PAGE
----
Importing Data Using Json.Net

A very frequent requirement that crops up a lot is the ability to import Json in some shape or form. For my work, importing Json is usually required during the content migration phase but there are far too many possibles.

Json and .Net

Importing Json is surprisingly easy when you use Json.Net. To get started open your Nuget repository and type in Json.Net:

json_net

All you have to do is create a simple object and decorate it with the Json.Net properties like so:

public class ImportClass
{
[JsonProperty(PropertyName = "name")]
public new virtual string Name { get; set; }
}

If we had this snippet of json:

{
"name": "jon"
}

Then by using this snippet Json.Net will auto-populate our objects for us:

var data = JsonConvert.DeserializeObject<ImportClass>(json);

Json Explained

I’m going to quickly cover the different types of Json you will likely need to import:

Arrays

In Json if you see anything with a square bracket then this means it’s an array:

numbers: [
1,
2,
3
]

You would then use this snippet to retrieve the array:

public class ImportClass
{
[JsonProperty(PropertyName = "numbers")]
public new virtual List<int> Name { get; set; }
}

Objects

When I first came across this within some Json I confused it with an array. In Json you can have child elements that can be an array or an element. The difference between them is the type of bracket used. ‘{ }’ is used for Object and ‘[]’ is used for Array in Json. They work slightly differently so if you try to import an object using the array code the DeserializeObject will throw a JsonSerializationException.

data: {
name: {
firstname: "jon",
surname: "jones"
}
}

In my experience, when you are importing data into Episerver,  you normally have a lot to process at the same time. I would recommend, in these circumstances, storing the Json as is in a field and then converting it into an object afterwards, like this:

public class ImportClass
{
public dynamic DataJson { get; set; }
public Dictionary<string, NameClass> DataObjects{ get; set; }
}
public class NameClass
{
[JsonProperty(PropertyName = "firstname")]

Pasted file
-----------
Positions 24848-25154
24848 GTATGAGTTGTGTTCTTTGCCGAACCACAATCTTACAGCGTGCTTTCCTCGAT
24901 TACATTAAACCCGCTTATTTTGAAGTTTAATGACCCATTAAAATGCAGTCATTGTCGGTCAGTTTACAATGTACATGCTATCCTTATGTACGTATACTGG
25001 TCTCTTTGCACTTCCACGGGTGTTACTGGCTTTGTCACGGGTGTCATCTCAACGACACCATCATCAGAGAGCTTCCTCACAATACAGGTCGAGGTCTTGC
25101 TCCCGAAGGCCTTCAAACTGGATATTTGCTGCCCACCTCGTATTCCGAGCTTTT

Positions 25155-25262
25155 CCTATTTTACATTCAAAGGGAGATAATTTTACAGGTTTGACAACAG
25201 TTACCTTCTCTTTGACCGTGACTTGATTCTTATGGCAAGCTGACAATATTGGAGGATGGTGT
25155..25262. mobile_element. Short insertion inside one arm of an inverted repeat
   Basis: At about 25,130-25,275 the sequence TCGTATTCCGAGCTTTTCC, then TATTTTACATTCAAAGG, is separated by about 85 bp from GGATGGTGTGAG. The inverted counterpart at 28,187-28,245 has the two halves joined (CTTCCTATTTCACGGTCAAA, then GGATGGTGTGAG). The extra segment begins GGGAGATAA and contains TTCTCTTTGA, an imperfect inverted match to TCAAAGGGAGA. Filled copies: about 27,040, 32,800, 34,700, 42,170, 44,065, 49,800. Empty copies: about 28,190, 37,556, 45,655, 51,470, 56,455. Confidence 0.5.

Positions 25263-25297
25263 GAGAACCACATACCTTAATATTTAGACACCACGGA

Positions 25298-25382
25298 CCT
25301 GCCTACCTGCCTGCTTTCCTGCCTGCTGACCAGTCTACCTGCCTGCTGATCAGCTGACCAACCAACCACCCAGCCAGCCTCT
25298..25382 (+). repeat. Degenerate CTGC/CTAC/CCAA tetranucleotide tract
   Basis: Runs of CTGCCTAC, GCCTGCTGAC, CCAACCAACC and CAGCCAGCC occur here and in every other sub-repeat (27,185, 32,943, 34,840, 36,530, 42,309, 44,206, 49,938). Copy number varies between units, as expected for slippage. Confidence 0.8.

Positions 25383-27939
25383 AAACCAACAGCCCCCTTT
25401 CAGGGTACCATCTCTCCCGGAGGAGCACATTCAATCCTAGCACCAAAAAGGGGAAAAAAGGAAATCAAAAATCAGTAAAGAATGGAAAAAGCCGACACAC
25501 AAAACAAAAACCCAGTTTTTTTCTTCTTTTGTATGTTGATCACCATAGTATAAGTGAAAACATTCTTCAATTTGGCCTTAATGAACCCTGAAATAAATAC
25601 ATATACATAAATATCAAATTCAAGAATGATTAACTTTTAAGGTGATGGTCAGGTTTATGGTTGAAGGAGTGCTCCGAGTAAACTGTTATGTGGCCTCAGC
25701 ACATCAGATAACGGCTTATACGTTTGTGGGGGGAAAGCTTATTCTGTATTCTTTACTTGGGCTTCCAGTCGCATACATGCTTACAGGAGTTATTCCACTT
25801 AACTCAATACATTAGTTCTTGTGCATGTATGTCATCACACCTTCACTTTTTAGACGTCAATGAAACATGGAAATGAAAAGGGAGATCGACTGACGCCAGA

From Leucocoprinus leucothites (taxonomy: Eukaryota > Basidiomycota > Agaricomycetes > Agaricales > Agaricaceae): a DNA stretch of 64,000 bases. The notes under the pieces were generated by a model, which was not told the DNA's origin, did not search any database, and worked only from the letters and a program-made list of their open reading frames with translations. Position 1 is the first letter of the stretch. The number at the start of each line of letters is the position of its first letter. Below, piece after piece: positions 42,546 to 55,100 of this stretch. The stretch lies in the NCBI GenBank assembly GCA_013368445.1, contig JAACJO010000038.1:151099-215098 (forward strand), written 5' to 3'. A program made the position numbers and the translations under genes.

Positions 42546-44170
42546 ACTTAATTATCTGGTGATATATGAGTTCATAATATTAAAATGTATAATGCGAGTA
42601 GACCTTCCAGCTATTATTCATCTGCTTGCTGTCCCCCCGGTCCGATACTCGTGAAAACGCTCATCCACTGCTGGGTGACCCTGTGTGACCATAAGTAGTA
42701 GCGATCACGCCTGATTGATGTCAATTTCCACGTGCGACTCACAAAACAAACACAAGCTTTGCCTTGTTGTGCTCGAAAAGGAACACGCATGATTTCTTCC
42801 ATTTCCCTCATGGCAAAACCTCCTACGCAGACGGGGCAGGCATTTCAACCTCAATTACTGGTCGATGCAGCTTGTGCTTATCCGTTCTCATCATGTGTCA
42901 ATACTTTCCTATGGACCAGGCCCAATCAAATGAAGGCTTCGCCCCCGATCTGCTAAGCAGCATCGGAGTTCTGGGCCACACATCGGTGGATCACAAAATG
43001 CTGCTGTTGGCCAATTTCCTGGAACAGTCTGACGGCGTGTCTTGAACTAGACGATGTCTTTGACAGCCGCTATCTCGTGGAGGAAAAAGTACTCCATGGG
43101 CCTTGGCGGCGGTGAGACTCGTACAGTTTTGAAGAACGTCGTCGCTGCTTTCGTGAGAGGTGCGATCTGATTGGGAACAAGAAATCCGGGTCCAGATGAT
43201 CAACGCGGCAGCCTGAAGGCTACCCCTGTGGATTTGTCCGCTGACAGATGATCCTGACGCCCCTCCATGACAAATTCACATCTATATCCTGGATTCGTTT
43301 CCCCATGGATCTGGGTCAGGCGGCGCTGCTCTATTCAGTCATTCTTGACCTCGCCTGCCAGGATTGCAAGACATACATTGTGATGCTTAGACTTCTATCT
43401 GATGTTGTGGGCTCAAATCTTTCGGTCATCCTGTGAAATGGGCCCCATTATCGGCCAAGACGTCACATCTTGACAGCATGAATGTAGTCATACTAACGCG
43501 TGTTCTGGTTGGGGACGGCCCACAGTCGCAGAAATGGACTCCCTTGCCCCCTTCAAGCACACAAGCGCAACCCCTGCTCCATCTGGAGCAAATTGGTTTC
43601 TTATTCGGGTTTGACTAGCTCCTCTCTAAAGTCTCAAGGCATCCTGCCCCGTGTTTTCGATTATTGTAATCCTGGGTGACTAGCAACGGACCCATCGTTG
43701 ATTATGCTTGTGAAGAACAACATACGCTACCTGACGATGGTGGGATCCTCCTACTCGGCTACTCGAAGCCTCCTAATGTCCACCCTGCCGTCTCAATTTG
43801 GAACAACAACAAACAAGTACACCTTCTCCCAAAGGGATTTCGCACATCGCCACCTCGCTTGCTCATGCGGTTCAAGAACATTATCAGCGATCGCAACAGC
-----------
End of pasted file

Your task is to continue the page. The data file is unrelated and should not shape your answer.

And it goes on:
public new virtual string FirstName{ get; set; }
[JsonProperty(PropertyName = "surname")]
public new virtual string Surname{ get; set; }
}
var settings = new JsonSerializerSettings
{
NullValueHandling = NullValueHandling.Ignore
};
var importedData = JsonConvert.DeserializeObject<ImportClass>(json, settings);
importedData .DataObjects= JsonConvert.DeserializeObject<Dictionary<string, NameClass>>(importedData.DataJson.ToString(), settings);
}

So far we’ve talked about importing multiple json files each containing a single item that we import. In some instance we might just have a Json file that contains an array for multiple items that needs importing, like so:

[
{
"name": "Alabama",
"abbreviation": "AL"
},
{
"name": "Alaska",
"abbreviation": "AK"
}
]

If you tried to import a single object when Json.Net is expecting an array you should see this error:

Cannot deserialize the current JSON array (e.g. [1,2,3]) into type '' because the type requires a JSON object (e.g. {\"name\":\"value\"}) to deserialize correctly.\r\nTo fix this error either change the JSON to...

In order to process these file we can still use the same type of import file, we just need to tell Json.Net that it’s a list and not a single item. This can be done my passing a List of items into Json.Net

List<JsonImportFile> jsonImportFile;
try
{
jsonImportFile = JsonConvert.DeserializeObject<List<JsonImportFile>>(jsonString);
}
catch (JsonSerializationException ex)
{
throw new InvalidOperationException();
}

Conclusion

Today’s guide has been a quick and dirty introduction about how to import Json into a .Net object using DeserializeObject. We’ve covered the different approach available to you for arrays and objects.

When you are trying to import a lot of Json and have sub-objects, a good approach is to import the child objects as Json in a single hit and then process the objects after the main import has taken place.

Jon D Jones

Software Architect, Programmer and Technologist Jon Jones is founder and CEO of London-based tech firm Digital Prompt. He has been working in the field for nearly a decade, specializing in new technologies and technical solution research in the web business. A passionate blogger by heart , speaker & consultant from England.. always on the hunt for the next challenge

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  1. […] This object will be automatically populated via Json.Net and passed into a create page method. If you have never come across Json.Net before I’ve written an introduction about it in this guide: Importing Data Using Json.Net. […]

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